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I have a select query which does some text manipulation to essentially reformat a field so that I can look it up in another table:

If my first table if I have a field like "J1/2" it looks up the ID of a record in a different table with J1 and J2 in the appropriate fields.

This all works well.

Now I want to update the original table so I don't have to do lookups using this string manipulation anymore, but my attempts at update queries end with "Operation must use an updateable query"

Any ideas?

My SELECT statement:

SELECT DISTINCT
t1.DD,
t1.TN,
t1.DD & " J" & MID(t1.TN,2,1) AS CalculatedStart,
t1.DD & " J" & MID(t1.TN,4,1) AS CalculatedEnd,
t2.ID
FROM t1 INNER JOIN t2
ON (t1.DD & " J" & MID(t1.TN,2,1)=t2.StartLink)
AND (t1.DD & " J" & MID(t1.TN,4,1)=t2.EndLink)
WHERE t1.TN Like "J?/?"
AND t1.DD Like "M*";

Recall - this works fine and I get the necessary t2.ID out the other end.

So I want to do something like:

UPDATE t1 SET t2ID = (
    SELECT Query1.ID
    FROM Query1
    WHERE t1.DD=Query1.DD
    AND t1.TN=Query1.TN
    )
WHERE t1.TN Like "J?/?"
AND t1.DD Like "M*";

Only this fails. This is within MS Access itself so I can't imagine an actual permissions problem like most of the "Operation must use an updateable query" problems seem to be.

EDIT: Trying to simplify the case that doesn't work.

This UPDATE query is fine:

UPDATE t1
SET t2ID="Unknown"
WHERE TN LIKE "J?/?"
AND DD LIKE "M*";

This one fails (Thanks Goedke - this example obviously fails because the subquery returns more than 1 result. I had oversimplified to try to find my problem)

UPDATE t1
SET t2ID=(SELECT ID FROM t2)
WHERE TN LIKE "J?/?"
AND DD LIKE "M*";

So do I just have my subquery syntax wrong in some way?

EDIT: This SELECT statement is fine too:

SELECT t1.OA, t1.DD, t1.TN, t1.HATRIS,
    query1.DD, query1.TN, query1.ID
FROM t1 INNER JOIN query1
ON t1.DD=query1.DD
AND t1.TN=query1.TN

Furthermore, using count on the select statement above shows that there is exactly 1 ID being returned per (DD,TN) combination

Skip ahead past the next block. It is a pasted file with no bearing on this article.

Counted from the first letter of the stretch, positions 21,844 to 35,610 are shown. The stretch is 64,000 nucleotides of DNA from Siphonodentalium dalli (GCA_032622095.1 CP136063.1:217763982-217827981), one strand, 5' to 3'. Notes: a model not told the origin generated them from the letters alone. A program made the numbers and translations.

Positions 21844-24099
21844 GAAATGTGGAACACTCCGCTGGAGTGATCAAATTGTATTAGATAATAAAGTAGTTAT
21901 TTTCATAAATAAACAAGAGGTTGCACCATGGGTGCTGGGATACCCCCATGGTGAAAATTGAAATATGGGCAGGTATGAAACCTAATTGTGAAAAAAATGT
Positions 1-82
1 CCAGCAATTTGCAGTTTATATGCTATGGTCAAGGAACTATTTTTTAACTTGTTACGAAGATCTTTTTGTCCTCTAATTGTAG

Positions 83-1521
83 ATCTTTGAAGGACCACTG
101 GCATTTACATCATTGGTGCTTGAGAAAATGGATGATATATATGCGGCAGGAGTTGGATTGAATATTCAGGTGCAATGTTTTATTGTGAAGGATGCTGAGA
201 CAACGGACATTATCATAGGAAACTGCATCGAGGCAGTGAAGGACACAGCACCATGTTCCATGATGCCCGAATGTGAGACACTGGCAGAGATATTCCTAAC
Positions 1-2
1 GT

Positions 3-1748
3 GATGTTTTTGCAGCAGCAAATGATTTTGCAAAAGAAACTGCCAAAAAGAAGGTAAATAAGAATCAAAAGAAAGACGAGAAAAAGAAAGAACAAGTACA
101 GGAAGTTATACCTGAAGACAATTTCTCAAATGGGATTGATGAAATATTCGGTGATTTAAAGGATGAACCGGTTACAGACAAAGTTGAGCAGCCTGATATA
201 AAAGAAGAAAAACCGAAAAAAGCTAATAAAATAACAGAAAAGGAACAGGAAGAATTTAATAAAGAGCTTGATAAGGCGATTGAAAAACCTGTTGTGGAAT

EDIT:

The simplest case I've now got to - using various SELECT statements I now have a table with just 2 columns - the primary key of t1 and the value I want to insert into t1.

I still can't seem to write

UPDATE t1 SET t1.f2 = (SELECT t2.f2 FROM t2 WHERE t2.f1 = t1.f1)

where t1's primary key is f1. Even adding WHERE t1.f1 IN (SELECT f1 FROM t2) doesn't help. (Added to eliminate the possibility that the subquery returns 0 results)

share|improve this question
    
Sorry about the edit to your question: I hit the wrong edit button :/ –  Godeke Feb 11 '09 at 16:47
2  
BTW, I would highly recommend SQL Express as your back end. The reason I have not encountered this problem is that I always use a SQL engine on the back end, no matter how small the project... Access SQL is apparently broken in this case. –  Godeke Feb 11 '09 at 16:50
1  
Jet SQL is not broken at all. Jet SQL has more options for making queries updatable than standard SQL92. My suggestion is to try the Jet-specifict DISTINCTROW predicate. It can often force a non-updatable query to be updatabe. –  David-W-Fenton Feb 11 '09 at 21:44
2  
Arguably, ACE/Jet is 'broken' for UPDATE because a) it does not support the SQL-92 scalar subquery syntax at all i.e. exentions to the standard can be OK but SQL-92 entry-level compliance should be considered a minimum... –  onedaywhen Feb 12 '09 at 14:31
1  
... b) by not requiring the result to be a scalar, the engine is free to choose an arbitrary value i.e. results are unpredictable. I know, I know: you'd never be ambiguous and always write bug free code etc but the point is the engine should force you to choose, rather than choosing arbitrarily. –  onedaywhen Feb 12 '09 at 14:35

7 Answers 7

up vote 6 down vote accepted

A subquery of (SELECT ID FROM t2) can't work unless there is only one record in t2. Which ID are you expecting to be used?

The error message that is being reported normally occurs when you have joins and are not including all of the primary keys necessary to update back to tables in a data bound form (for example, your original DISTINCT destroys information about keys, so if it was bound to a form, the form would not be able to save back).

The fact you are using DISTINCT there would make me suspicious that the sub query is returning more than one row in your more complex example. This is probably the most common problem with assigning out of a sub query result: under-constraining the where clause.

Another problem I have seen with assigning out of a subquery is if the syntax of the inner query is incorrect. At least with SQL 2000 and 2005 back ends, the query processor will silently fail and return NULL in such cases. (This is, as far as I can tell, a bug: I see no reason why something that will return an error at the top level would be silently permitted in a subquery... but there it is.)

EDIT: Just to ensure that neither Paul or I wasn't going crazy, I created the following tables:

t1 | ID, FK, Data
t2 | ID2, Data2

I did not put any constraints except a primary key on ID and ID2. All fields were text, which is different from what I normally use for IDs, but should be irrelevant.

t1:

ID  FK	Data
Key1    	Data1
Key2    	Data2
Key3    	Data3

t2:

ID2 Data2
Key1    DataA
Key2    DataB
Key3    DataC

A query of the form:

UPDATE t1 SET t1.FK = (select ID2 from t2 where t2.ID2 = t1.ID);

Failed with the same message Paul got.

select *, (select ID2 from t2 where t2.ID2 = t1.ID) as foreign from t1,

works as expected, so we know the subquery syntax is not to blame.

UPDATE t1 SET t1.FK = 'Key1'